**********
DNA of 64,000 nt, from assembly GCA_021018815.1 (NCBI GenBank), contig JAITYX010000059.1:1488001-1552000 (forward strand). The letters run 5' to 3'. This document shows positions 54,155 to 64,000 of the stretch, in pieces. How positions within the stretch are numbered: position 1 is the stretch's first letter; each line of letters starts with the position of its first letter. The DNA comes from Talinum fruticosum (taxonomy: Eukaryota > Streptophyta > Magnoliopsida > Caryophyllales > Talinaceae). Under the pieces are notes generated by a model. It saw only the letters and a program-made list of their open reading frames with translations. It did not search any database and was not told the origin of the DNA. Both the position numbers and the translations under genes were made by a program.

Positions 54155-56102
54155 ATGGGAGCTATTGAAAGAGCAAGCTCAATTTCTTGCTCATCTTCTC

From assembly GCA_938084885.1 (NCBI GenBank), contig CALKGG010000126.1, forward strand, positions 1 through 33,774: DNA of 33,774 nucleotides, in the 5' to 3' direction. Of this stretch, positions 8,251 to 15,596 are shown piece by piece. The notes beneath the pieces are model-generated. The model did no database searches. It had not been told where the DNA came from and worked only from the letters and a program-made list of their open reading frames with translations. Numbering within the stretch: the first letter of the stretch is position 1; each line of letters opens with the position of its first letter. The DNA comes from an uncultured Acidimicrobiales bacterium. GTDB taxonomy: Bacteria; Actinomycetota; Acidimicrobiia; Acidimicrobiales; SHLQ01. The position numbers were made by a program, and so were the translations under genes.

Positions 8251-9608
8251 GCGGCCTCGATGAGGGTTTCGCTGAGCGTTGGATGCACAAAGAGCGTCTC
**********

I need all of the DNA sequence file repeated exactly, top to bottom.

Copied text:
DNA of 64,000 nt, from assembly GCA_021018815.1 (NCBI GenBank), contig JAITYX010000059.1:1488001-1552000 (forward strand). The letters run 5' to 3'. This document shows positions 54,155 to 64,000 of the stretch, in pieces. How positions within the stretch are numbered: position 1 is the stretch's first letter; each line of letters starts with the position of its first letter. The DNA comes from Talinum fruticosum (taxonomy: Eukaryota > Streptophyta > Magnoliopsida > Caryophyllales > Talinaceae). Under the pieces are notes generated by a model. It saw only the letters and a program-made list of their open reading frames with translations. It did not search any database and was not told the origin of the DNA. Both the position numbers and the translations under genes were made by a program.

Positions 54155-56102
54155 ATGGGAGCTATTGAAAGAGCAAGCTCAATTTCTTGCTCATCTTCTC

From assembly GCA_938084885.1 (NCBI GenBank), contig CALKGG010000126.1, forward strand, positions 1 through 33,774: DNA of 33,774 nucleotides, in the 5' to 3' direction. Of this stretch, positions 8,251 to 15,596 are shown piece by piece. The notes beneath the pieces are model-generated. The model did no database searches. It had not been told where the DNA came from and worked only from the letters and a program-made list of their open reading frames with translations. Numbering within the stretch: the first letter of the stretch is position 1; each line of letters opens with the position of its first letter. The DNA comes from an uncultured Acidimicrobiales bacterium. GTDB taxonomy: Bacteria; Actinomycetota; Acidimicrobiia; Acidimicrobiales; SHLQ01. The position numbers were made by a program, and so were the translations under genes.

Positions 8251-9608
8251 GCGGCCTCGATGAGGGTTTCGCTGAGCGTTGGATGCACAAAGAGCGTCTC